MANILA, Philippines— The Armed Forces of the Philippines (AFP) has confirmed that they are one of the security-related agencies that were consulted as to whether or not Martial Law will be extended or not.

In a statement released on Tuesday (Dec. 10), AFP spokesperson Marine Brigadier General Edgard Arevalo said they are pleased that their recommendation for the non-extension of ML was considered by the Commander-in-Chief.

“We have cited several reasons like improved security climate in Mindanao, the continues decline of the Daesh-inspired local terrorist groups, & to further promote an environment more conducive to economic activities as it did in terms of increase in trade and commerce in Mindanao,” the statement further reads.

Arevalo added that they will continue to collaborate with local chief executives and the people in the communities as they conduct current activities to sustain the gains brought about by Martial Law.

He further said that the AFP will pursue the “advocacy towards the amendment of the Human Security Act into an Anti-Terrorism Law that will not be too restrictive to security forces but has more teeth to prevent or counter-terrorism.” —/mbmf

Duterte won’t extend martial law in Mindanao – Palace

Robie de Guzman   •   December 10, 2019

MANILA, Philippines – President Rodrigo Duterte will not extend the martial law in Mindanao when it expires by the end of this year, Malacañang announced on Tuesday.

“The Office of the President wishes to announce that President Rodrigo Roa Duterte will not extend martial law in Mindanao upon its expiration on December 31, 2019,” Presidential Spokesperson Salvador Panelo said in a statement issued on Tuesday.

Panelo said the president made the decision following the recommendation of his security and defense advisers on the situation in the region.

“The Commander-in-Chief made the decision following the assessment of his security and defense advisers of the weakening of the terrorist and extremist rebellion, a result of the capture or neutralization of their leaders, as well as the decrease in the crime index, among the factors considered,” he said.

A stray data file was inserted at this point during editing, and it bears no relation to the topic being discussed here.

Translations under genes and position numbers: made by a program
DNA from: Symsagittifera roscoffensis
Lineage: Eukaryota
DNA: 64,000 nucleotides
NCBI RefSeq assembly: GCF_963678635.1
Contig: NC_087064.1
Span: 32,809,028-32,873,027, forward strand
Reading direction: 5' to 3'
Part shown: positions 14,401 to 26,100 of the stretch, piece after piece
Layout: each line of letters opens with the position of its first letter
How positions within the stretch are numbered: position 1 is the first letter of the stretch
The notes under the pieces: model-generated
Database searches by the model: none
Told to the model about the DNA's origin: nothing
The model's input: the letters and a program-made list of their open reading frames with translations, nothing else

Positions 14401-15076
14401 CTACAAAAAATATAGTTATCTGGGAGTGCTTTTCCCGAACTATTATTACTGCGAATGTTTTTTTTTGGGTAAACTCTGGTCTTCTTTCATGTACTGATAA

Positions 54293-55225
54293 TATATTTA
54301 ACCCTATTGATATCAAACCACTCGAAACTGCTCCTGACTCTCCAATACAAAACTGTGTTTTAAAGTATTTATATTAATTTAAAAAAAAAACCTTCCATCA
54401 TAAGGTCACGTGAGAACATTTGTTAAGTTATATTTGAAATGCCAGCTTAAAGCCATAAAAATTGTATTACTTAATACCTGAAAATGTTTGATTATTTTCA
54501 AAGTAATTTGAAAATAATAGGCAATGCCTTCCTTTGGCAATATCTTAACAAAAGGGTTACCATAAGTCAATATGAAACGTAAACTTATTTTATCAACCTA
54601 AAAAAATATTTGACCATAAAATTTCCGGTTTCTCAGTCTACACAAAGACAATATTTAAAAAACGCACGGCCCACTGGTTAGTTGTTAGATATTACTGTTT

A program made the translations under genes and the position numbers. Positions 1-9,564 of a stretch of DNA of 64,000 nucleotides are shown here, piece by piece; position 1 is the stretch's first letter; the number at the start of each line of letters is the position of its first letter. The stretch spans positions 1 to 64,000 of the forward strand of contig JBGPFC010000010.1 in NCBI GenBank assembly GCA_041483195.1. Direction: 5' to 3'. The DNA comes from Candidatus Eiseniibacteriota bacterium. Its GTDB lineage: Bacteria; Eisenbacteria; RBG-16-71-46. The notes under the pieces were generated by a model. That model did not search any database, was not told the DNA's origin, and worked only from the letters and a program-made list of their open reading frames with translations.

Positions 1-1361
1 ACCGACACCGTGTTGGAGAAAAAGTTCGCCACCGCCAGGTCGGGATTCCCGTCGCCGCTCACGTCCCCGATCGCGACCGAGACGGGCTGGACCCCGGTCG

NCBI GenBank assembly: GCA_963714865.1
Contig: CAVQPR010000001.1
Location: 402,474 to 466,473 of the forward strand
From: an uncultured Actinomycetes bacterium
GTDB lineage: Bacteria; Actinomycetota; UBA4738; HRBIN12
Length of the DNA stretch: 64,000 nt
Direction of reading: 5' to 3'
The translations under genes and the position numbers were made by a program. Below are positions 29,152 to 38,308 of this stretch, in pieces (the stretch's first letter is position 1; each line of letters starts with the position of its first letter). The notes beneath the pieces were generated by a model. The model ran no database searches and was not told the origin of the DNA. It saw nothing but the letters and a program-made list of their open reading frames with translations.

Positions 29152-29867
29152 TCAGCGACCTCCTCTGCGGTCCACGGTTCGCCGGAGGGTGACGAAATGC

“Contrary to the suppositions of the vocal minority on the proclamation of martial law in Mindanao, this decision of the President shows how he responds to the situation on the ground,” he added.

Defense Secretary Delfin Lorenzana earlier said he recommended the non-extension of martial law in Mindanao after the military and police assured they have already achieved their objective of securing the region.

He added that with the present situation, authorities believe that peace and order can be maintained and improved further without military rule.

Mindanao has been under martial law since 2017 after the Maute Terror group attacked Marawi City.

The martial law was initially set for 60 days but it was extended until the end of 2017, then until the end of 2018 and to the end of 2019.

The Palace expressed confidence in the capability of the country’s security forces in maintaining the peace and security of Mindanao without extending Martial Law.

“The people of Mindanao are assured that any incipient major threat in the region would be nipped in the bud,” Panelo added.

The Department of the Interior and Local Government (DILG) earlier expressed support for the lifting of martial law in Mindanao, saying it would be good for the country’s economy.

The DILG also assured that local governments are now more engaged in working with their counterparts in the security sector to carry out peace and security measures to protect the public against possible threat from extremists and communist rebels.